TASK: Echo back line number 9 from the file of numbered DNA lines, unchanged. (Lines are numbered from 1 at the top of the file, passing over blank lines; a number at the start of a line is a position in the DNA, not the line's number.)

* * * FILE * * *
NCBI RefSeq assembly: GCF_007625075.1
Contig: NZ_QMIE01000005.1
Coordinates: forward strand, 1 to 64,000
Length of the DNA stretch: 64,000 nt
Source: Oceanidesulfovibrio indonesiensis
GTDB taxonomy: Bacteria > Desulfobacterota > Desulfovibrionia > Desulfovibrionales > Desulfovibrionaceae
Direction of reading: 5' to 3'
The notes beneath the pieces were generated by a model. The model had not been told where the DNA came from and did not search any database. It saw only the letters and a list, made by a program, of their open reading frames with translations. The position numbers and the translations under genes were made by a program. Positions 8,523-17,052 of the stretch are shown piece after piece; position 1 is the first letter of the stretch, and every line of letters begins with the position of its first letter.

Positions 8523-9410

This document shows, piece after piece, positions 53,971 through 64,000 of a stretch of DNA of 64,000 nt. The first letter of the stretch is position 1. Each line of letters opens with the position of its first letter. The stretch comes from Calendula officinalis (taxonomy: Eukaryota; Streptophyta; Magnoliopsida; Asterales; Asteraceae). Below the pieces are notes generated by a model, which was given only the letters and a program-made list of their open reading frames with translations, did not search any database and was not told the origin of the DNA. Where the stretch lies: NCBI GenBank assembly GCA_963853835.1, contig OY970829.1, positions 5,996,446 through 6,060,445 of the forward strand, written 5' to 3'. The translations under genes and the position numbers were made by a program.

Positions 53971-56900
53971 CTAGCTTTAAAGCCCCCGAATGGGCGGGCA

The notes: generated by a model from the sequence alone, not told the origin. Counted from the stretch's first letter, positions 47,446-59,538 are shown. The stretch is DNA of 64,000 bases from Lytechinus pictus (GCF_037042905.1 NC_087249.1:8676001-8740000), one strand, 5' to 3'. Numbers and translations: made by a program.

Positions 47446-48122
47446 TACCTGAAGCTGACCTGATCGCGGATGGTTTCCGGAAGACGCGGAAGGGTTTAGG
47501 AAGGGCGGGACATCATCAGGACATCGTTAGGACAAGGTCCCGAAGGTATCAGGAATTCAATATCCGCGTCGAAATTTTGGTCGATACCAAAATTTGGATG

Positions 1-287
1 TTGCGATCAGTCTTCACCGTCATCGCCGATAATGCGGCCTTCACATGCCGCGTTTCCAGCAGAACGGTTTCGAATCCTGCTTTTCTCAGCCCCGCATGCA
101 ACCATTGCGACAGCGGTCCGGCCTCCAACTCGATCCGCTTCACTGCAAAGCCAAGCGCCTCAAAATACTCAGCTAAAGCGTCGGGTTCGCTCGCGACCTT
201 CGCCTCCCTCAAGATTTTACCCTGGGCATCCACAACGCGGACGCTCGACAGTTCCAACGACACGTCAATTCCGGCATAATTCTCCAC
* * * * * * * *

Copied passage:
Positions 8523-9410